The NHL has been blessed with a rich, storied history that includes amazing playoff series, remarkable dynasties and eternal champions. Every season, since helmet-less players' hair blew through the breeze and goalies wore masks that are now associated with slasher films, the ultimate goal of every team has been to get their name engraved into the Stanley Cup, forever etching themselves on the list of the eternally great.
To have your name on hockey's most coveted trophy, arguably the grandest award in all of North American sports, requires a great deal of skill, grit, tenacity and even a few missing teeth. Yet every year, the NHL Playoffs yield brand-new takers to the challenge, ready to sacrifice almost anything for that coveted imprint on monumental metal. It means that much.
But, to win the Finals, you have to get there first.
While the Stanley Cup Finals are hockey's closest equivalent to a Super Bowl, the Conference Finals are the necessary stepping stone in today's NHL. Formerly known as the Prince of Wales and Clarence Campbell Conferences, hockey's two-conference alignment simplified in 1994, renaming to the modern Eastern and Western Conferences.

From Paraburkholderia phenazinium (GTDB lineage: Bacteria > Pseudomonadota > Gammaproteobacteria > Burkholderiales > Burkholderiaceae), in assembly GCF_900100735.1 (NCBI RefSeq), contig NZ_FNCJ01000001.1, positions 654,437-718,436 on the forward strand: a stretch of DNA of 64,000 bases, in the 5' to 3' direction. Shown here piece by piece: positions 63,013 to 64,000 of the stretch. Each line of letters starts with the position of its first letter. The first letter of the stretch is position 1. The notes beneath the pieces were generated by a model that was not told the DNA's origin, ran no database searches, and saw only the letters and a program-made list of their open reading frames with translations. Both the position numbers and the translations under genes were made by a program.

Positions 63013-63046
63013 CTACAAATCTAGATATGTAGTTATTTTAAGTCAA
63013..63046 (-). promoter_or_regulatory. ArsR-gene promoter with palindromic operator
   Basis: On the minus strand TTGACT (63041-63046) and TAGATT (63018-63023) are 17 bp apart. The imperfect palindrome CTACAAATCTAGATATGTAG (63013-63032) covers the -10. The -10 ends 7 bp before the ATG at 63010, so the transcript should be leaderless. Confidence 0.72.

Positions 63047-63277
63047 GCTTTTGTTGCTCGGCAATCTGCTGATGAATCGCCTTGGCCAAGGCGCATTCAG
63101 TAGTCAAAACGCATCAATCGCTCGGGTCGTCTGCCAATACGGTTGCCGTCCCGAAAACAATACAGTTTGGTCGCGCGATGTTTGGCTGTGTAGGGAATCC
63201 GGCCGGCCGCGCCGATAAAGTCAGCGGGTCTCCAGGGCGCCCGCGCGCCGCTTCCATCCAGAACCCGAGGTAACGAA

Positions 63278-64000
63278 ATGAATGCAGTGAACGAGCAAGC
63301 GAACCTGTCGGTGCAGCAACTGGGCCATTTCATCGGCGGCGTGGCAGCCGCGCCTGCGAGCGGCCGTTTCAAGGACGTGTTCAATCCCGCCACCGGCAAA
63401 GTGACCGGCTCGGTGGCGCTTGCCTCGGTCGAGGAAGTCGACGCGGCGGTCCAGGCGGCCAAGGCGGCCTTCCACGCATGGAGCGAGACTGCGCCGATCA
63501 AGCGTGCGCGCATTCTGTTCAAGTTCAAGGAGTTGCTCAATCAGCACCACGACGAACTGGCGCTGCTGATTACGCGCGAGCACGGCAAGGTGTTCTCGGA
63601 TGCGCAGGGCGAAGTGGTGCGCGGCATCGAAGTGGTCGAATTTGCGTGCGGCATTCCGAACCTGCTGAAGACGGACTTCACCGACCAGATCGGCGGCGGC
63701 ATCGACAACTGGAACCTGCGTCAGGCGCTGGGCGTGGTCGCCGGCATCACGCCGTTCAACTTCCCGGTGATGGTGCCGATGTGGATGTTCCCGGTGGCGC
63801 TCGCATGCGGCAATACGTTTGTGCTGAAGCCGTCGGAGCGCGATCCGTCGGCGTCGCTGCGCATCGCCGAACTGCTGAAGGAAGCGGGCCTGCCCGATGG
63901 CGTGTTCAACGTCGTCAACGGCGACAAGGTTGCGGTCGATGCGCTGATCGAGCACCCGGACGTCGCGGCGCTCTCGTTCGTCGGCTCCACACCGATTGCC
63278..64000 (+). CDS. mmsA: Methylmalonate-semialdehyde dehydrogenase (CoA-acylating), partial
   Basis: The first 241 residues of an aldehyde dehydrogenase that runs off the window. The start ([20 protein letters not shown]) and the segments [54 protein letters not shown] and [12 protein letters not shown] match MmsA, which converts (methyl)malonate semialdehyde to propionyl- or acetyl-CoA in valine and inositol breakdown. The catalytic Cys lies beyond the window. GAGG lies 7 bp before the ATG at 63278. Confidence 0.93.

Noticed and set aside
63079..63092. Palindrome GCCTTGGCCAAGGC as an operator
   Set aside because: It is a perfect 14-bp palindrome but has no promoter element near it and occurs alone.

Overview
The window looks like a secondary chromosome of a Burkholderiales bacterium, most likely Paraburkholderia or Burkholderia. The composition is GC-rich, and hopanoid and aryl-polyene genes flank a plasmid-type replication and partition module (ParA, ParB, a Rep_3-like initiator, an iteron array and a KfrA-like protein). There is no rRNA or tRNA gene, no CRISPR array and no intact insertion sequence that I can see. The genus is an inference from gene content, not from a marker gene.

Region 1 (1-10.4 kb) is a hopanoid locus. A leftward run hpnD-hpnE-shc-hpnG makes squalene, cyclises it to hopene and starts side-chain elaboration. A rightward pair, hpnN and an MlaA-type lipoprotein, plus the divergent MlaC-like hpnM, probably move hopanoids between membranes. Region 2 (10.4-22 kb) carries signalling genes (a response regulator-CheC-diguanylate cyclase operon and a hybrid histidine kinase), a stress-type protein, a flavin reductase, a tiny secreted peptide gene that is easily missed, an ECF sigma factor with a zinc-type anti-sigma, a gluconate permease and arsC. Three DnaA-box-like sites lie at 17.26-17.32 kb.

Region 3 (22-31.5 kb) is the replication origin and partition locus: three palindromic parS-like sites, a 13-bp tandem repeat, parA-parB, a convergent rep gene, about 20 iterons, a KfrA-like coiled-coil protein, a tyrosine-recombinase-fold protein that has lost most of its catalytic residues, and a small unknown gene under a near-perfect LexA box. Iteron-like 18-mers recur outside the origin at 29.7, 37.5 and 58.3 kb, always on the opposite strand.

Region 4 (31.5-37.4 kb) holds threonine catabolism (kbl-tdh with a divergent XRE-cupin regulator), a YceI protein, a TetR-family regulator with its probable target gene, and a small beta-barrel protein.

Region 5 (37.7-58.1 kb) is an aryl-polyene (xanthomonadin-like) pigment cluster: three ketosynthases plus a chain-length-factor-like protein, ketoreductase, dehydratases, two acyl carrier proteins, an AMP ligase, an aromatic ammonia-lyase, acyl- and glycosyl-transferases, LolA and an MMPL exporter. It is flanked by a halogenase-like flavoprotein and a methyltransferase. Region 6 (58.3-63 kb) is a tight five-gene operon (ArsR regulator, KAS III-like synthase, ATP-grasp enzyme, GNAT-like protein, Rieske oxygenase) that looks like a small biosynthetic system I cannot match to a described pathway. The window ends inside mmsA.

Hockey has had numerous great series, but nothing compares to the mutual ire and pressure that combine to mark the Conference Finals. This is the series that marks the first championships of the hockey season, and it is fueled by familiarity and often contempt.
Following two grueling rounds of hockey against conference rivals (and possibly division foes), the Conference Finals can be as compelling as the championship round itself. The opponents are more familiar being from the same conference, the emotions can be even more intense having already played your opponent four to six times, and every player knows they are the last step on a journey that leads to the Finals of their beloved craft.
Unfortunately, the Conference Finals have been over quickly in each of the last few seasons. The Eastern Conference has seen a four-game and five-game rotation for four years (won most recently by Pennsylvania's Penguins and Flyers, respectively). The Western Conference hasn't seen a sixth game in its ultimate series in three seasons.
With both championships beginning this weekend, this seems like a great time to take a look back at the 10 best finals series since the inception of the current conferences. While the NHL's history spans back to days long before television, most fans are intimately familiar with the current Eastern and Western Conference format that the NHL adopted in 1994.
This countdown compiles series from the Eastern and Western Finals specifically.